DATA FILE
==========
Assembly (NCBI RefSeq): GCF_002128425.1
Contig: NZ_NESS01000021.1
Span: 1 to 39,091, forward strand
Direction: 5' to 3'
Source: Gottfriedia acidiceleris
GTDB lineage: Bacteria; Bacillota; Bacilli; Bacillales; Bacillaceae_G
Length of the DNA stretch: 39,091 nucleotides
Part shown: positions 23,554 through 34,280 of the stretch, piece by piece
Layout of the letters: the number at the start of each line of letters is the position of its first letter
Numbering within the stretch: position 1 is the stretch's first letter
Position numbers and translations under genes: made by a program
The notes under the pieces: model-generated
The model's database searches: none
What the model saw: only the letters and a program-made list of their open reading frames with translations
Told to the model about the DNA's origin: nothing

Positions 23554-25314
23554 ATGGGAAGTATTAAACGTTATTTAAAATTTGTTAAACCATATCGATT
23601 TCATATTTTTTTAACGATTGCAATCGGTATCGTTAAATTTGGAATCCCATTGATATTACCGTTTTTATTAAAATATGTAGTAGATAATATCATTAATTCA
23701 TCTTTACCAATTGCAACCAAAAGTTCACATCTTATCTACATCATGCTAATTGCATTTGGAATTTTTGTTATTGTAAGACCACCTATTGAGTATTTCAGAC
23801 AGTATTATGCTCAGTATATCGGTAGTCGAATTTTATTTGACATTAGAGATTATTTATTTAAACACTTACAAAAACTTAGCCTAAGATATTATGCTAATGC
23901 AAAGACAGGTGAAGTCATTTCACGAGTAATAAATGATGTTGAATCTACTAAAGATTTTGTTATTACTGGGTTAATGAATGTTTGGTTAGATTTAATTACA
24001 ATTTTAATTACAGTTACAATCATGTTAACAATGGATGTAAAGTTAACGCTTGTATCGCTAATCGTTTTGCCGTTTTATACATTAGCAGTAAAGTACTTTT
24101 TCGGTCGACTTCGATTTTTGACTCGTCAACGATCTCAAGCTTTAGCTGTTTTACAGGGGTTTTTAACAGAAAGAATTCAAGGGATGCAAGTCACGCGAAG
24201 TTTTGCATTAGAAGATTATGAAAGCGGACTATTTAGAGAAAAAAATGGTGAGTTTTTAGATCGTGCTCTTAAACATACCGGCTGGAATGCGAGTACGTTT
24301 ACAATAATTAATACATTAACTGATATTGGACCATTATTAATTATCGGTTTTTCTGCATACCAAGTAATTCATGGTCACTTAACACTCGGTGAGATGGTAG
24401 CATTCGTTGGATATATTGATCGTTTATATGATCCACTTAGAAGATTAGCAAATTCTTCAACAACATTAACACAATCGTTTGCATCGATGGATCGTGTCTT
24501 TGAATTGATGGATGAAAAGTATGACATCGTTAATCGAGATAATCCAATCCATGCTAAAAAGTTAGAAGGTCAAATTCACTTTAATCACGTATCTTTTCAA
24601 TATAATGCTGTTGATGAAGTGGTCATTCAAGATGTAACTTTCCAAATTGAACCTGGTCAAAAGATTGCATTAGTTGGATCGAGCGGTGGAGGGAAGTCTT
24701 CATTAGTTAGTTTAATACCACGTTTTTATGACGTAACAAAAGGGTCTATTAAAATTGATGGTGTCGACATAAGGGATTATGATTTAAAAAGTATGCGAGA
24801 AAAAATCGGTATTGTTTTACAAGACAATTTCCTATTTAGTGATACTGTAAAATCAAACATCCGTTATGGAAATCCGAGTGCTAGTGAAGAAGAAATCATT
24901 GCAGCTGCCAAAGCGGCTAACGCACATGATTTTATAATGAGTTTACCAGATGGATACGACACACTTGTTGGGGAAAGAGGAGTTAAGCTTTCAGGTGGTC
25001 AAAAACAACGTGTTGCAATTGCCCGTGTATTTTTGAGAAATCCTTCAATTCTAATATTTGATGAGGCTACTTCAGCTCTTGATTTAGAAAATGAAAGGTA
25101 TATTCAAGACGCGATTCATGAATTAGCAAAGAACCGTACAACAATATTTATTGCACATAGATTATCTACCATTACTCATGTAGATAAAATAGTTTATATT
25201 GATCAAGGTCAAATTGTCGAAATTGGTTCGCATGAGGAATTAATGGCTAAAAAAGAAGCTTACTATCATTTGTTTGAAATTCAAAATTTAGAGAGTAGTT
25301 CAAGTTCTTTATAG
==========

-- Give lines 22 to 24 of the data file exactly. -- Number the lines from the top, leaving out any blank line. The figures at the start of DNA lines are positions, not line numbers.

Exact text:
24001 ATTTTAATTACAGTTACAATCATGTTAACAATGGATGTAAAGTTAACGCTTGTATCGCTAATCGTTTTGCCGTTTTATACATTAGCAGTAAAGTACTTTT
24101 TCGGTCGACTTCGATTTTTGACTCGTCAACGATCTCAAGCTTTAGCTGTTTTACAGGGGTTTTTAACAGAAAGAATTCAAGGGATGCAAGTCACGCGAAG
24201 TTTTGCATTAGAAGATTATGAAAGCGGACTATTTAGAGAAAAAAATGGTGAGTTTTTAGATCGTGCTCTTAAACATACCGGCTGGAATGCGAGTACGTTT